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  • Title: The London Prodigal (Folio 3, 1664)

  • Copyright Digital Renaissance Editions. This text may be freely used for educational, non-profit purposes; for all other uses contact the Editor.
    Authors: Anonymous, William Shakespeare
    Not Peer Reviewed

    The London Prodigal (Folio 3, 1664)

    Enter Daffidill.
    545Daff. Mistris, still froward?
    No kind looks unto your Daffodill, now by the gods.
    Luce. Away you foolish knave, let my hand go.
    Daff. There is your hand, but this shall go with me:
    My heart is thine, this is my true loves fee.
    550Luce. I'le have your coat stript o're your ears for this,
    You sawcy rascall.
    Enter Lancelot and Weathercock.
    Lance. How now maid, what is the news with you?
    Luce. Your man is something sawcie.
    Exit Luce.
    555Lance. Go too, sirrha, I'le talk with you anon.
    Daff. Sir, I am a man to be talked withall,
    I am no horse I tro:
    I Know my strength, then no more then so.
    Wea. A by the matkins, good Sir Lancelot, I saw him
    560the other day hold up the Bucklers, like an Hercules,
    Ifaith God-a-mercy Lad, I like thee well.
    Lan. I, I, like him well, go sirrha, fetch me a cup of wine,
    That ere I part with Master Weathercock,
    We may drink down our farewell in French wine.
    565Wea. I thank you, sir, I thank you, friendly Knight,
    I'le come and visit you, by the mouse-foot I will:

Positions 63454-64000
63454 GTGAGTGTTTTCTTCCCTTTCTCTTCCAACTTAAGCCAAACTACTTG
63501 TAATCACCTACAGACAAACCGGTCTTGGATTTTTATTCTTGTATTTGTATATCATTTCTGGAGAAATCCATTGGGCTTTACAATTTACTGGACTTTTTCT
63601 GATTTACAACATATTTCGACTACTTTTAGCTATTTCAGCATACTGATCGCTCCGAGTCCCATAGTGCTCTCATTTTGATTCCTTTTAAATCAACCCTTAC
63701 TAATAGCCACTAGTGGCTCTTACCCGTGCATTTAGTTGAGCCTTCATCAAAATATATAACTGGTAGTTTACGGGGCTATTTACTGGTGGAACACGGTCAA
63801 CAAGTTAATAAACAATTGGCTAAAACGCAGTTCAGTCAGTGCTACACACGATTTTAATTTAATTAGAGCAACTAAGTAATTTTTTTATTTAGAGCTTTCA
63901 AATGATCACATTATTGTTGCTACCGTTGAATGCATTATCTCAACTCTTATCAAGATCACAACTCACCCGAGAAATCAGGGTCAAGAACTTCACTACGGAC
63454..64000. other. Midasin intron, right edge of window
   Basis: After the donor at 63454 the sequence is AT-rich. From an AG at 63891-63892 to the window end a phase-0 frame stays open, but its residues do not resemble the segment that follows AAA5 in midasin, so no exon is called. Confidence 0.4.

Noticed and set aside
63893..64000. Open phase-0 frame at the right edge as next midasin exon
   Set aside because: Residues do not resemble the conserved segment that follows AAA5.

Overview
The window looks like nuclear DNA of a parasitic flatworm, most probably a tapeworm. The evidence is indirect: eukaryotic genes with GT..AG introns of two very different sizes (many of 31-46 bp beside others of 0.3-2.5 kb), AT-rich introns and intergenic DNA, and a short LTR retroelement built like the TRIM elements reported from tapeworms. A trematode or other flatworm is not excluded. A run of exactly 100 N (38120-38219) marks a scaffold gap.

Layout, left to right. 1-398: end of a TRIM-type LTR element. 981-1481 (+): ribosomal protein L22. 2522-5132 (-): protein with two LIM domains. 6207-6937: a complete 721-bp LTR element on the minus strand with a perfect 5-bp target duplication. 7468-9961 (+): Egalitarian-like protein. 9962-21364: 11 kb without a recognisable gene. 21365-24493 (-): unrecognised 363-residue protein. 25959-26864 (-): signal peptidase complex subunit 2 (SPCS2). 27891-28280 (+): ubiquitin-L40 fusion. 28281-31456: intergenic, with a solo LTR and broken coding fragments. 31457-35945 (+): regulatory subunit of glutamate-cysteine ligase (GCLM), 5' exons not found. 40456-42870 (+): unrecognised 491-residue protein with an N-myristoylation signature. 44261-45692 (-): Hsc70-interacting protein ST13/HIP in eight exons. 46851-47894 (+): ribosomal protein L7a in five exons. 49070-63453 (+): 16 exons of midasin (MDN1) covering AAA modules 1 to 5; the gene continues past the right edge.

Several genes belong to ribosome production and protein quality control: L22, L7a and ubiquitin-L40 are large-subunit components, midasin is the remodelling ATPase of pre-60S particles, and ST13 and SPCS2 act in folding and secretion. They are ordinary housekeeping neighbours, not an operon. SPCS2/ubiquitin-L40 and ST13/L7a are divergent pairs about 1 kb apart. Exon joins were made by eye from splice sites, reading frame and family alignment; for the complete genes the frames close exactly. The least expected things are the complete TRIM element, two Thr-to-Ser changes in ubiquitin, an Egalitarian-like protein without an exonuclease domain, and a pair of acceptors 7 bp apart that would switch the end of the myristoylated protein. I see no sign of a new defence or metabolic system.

In the mean time, take heed of cutting Flowerdale,
    He is a desperate dick I warrant you,
    Lance.He is, he is: fill Daffidill, fill me some wine,
    570Ha, what wears he on his arme?
    My daughter Luces bracelet, I 'tis the same:
    Ha to you Master Weathercock.
    Wea. I thank you, sir: Here Daffidill, an honest fel-
    low and a tall thou art: well: I'le take my leave, good
    575night, and hope to have you and all your daughters at my
    poor house, in good sooth I must.
    Lance. Thanks Master Weathercock, I shall be bold
    to trouble you be sure.
    Wea. And welcome, heartily farewell.
    Exit Weath.
    580Lance. Sirrha, I saw my daughters wrong, and
    withall her Bracelet on your arme; off with it: and with
    it my livery too: have I care to see my daughter matched
    with men of Worship, and are you grown so bold? go,
    sirrha, from my house, or I'le whip you hence.
    585Daff. I'le not be whipt, sir, there's your Livery.
    This is a Servingmans reward, what care I,
    I have means to trust to: I scorn service I.
    Exit Daffidill.
    Lance. I a lusty knave, but I must let him go,
    590Our servants must be taught, what they should know.